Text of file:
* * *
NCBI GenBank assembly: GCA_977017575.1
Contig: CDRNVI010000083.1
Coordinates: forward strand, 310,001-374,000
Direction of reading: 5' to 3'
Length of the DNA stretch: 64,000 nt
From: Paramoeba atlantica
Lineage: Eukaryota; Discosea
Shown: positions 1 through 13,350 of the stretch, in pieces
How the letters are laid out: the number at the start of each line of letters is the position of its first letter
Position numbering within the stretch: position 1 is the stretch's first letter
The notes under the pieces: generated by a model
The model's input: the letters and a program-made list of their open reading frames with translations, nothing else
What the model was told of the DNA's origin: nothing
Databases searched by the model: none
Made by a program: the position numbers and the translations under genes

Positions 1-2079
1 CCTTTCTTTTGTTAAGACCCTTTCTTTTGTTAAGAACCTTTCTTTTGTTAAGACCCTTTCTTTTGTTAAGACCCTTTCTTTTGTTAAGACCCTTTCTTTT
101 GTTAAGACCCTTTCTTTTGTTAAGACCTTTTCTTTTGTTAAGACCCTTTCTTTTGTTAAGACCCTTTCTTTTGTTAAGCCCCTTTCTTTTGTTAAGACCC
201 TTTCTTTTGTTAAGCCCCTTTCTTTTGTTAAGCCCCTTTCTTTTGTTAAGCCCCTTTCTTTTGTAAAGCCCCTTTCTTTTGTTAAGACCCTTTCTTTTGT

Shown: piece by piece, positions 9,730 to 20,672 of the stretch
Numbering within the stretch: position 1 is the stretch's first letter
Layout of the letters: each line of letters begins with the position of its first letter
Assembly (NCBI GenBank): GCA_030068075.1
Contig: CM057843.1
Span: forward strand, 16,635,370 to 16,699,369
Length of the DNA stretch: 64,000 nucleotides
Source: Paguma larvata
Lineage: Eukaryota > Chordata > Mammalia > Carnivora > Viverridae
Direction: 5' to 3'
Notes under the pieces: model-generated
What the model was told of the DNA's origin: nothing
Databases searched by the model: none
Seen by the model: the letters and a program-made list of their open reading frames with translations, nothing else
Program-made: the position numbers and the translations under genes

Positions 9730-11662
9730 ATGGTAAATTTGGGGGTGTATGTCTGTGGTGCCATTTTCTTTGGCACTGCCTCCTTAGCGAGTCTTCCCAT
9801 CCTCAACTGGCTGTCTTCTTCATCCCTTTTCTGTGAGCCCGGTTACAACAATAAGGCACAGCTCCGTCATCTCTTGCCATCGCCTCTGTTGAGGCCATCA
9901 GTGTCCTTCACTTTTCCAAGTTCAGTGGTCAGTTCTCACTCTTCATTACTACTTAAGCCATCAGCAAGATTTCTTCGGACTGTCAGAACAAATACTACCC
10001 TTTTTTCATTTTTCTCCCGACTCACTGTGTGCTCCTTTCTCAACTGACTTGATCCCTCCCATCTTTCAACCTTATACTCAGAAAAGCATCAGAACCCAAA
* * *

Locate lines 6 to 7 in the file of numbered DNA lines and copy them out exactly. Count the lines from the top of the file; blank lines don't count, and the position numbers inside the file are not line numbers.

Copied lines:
From: Paramoeba atlantica
Lineage: Eukaryota; Discosea